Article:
Date of Award

Summer 7-28-2022

Document Type


Degree Name

Master of Arts (MA)



First Advisor

Dr. Sarah-Elizabeth Byosiere

Second Advisor

Dr. Angie Johnston

Academic Program Adviser

Dr. Diana Reiss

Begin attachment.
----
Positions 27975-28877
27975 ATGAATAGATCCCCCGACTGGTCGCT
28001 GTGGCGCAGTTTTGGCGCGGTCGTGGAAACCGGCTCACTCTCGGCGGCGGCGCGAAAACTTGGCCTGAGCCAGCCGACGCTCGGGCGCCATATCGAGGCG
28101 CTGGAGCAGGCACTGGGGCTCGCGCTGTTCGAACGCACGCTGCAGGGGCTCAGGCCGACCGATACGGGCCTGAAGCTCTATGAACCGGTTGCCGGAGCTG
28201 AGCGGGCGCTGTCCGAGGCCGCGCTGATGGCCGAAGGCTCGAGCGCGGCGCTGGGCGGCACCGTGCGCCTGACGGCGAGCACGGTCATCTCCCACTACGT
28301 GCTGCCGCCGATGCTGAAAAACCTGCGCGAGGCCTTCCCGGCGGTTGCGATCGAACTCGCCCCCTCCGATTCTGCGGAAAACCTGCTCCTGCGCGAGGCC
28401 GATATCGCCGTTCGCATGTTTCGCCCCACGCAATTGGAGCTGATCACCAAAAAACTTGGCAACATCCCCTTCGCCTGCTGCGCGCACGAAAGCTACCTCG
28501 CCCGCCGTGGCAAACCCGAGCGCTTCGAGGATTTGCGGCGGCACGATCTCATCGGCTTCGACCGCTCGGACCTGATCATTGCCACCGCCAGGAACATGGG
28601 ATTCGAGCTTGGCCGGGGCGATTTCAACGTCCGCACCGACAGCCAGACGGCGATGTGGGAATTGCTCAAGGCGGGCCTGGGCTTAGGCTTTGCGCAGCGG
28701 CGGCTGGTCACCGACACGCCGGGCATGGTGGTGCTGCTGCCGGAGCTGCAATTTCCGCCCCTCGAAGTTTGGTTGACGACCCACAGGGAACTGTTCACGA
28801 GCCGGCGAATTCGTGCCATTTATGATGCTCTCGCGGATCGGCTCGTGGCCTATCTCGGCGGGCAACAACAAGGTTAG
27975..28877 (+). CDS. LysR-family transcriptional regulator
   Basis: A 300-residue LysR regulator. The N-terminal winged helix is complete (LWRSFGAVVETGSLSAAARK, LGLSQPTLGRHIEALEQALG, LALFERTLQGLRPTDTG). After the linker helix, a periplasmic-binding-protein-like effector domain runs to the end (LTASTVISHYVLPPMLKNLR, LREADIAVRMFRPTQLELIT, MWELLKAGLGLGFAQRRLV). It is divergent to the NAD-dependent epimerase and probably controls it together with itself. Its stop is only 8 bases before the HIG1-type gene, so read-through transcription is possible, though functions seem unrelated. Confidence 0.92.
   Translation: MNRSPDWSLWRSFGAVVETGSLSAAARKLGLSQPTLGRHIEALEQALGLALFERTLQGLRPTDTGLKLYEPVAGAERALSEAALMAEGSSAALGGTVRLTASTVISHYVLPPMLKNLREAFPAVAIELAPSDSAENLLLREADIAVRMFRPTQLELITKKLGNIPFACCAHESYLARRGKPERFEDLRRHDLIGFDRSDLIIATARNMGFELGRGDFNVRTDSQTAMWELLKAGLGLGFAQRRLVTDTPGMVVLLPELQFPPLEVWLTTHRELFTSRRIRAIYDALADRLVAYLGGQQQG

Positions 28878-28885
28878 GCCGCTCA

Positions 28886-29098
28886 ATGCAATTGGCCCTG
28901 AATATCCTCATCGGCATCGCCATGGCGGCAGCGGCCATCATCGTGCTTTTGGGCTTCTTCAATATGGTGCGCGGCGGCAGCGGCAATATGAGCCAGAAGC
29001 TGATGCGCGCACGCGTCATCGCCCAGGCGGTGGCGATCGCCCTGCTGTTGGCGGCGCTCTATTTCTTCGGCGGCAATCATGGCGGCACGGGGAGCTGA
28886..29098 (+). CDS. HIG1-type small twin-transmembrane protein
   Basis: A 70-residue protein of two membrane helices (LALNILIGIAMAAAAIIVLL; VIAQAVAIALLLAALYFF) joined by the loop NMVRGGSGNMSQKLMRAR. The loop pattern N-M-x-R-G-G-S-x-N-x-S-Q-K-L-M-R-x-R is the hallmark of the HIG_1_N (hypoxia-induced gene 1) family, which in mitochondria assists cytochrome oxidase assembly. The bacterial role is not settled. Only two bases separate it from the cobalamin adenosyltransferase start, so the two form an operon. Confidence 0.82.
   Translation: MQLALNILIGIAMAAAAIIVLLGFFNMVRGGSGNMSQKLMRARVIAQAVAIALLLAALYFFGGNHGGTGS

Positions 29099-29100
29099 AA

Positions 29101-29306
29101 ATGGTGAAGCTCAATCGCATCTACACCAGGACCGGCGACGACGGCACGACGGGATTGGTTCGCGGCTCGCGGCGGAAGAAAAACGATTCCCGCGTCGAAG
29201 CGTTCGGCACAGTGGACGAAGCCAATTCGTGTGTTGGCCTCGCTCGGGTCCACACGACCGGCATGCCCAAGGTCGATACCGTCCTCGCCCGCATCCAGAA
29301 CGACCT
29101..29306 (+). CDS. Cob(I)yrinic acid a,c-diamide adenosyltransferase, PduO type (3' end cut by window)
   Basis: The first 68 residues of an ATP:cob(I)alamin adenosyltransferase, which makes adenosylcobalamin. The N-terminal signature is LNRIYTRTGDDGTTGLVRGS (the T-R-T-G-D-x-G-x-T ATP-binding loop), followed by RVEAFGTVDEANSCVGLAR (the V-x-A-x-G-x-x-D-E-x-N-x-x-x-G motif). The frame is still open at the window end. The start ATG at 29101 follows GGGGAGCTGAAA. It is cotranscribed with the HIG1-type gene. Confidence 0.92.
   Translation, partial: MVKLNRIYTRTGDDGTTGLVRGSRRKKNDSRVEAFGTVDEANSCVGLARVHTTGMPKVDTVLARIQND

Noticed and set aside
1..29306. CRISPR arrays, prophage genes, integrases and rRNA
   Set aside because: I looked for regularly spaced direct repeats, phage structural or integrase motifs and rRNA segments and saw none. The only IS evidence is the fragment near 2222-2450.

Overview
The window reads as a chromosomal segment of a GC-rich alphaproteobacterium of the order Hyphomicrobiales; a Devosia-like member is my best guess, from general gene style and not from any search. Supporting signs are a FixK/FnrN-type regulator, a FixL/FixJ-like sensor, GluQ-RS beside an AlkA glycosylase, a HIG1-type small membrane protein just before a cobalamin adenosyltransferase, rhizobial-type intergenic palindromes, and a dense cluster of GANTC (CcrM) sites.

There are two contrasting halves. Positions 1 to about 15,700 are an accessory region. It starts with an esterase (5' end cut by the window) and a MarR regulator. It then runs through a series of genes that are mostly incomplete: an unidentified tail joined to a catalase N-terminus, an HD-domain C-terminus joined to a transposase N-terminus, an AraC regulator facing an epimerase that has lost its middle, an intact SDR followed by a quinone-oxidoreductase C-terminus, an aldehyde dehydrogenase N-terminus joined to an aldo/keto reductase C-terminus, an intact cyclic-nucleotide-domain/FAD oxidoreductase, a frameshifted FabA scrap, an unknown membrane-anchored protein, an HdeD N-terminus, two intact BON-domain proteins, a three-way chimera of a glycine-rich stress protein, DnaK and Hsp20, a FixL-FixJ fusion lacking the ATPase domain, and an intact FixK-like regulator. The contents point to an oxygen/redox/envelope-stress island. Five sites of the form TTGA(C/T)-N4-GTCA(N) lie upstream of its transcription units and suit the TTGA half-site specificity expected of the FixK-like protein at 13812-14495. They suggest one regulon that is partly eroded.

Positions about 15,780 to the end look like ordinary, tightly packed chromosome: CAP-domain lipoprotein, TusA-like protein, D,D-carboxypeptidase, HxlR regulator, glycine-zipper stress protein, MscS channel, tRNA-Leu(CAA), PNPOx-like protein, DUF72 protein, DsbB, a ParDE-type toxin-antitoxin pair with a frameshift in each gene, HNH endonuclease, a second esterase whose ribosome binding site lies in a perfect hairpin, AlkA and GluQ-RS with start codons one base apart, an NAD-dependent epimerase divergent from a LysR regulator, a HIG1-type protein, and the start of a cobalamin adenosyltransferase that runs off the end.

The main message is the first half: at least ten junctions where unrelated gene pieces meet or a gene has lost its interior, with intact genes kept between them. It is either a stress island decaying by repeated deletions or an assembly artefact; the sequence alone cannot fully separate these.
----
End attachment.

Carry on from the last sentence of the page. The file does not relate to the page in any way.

Domestic dogs (Canis lupus familiaris) developed many behaviors across domestication, one example being gaze behavior. Gaze is the crux of other behaviors that make dogs unique in human-animal dyads, including lookbacks, gaze-following, and participation in an oxytocin feedback loop. Gaze behavior may have been motivated and sustained by evergreen cooperative relationships between dogs and humans (e.g., hunting, service roles). One way to confirm this relationship is to compare dogs to a domesticated species that lacks a protracted history of companionship: the domestic cat (Felis catus). In this study, we compare the gaze duration to owners of cats and dogs in a community-science setting. Due to the different historical relationship with humans, cats may have different gaze behavior than dogs. We replicated previous gaze studies with in-lab dogs and wolves (Nagasawa et al., 2015), and dingoes (Johnston et al., 2017), requesting owners to sit with their pet for 5 minutes and interact as they normally would. Cats and dogs gazed at their owners for similar durations, but owners spent much less time petting and in contact with their cats. There were no significant correlations between secondary variables (vocalizations, petting, and physical contact) and gaze. Dogs gazed less in our community science setting than dogs tested previously in-lab. Future research can include feral cats or wild cat species to shed light on gaze behavior development in the genus, while more community science work can identify the behaviors that dogs shift in familiar and unfamiliar environments.



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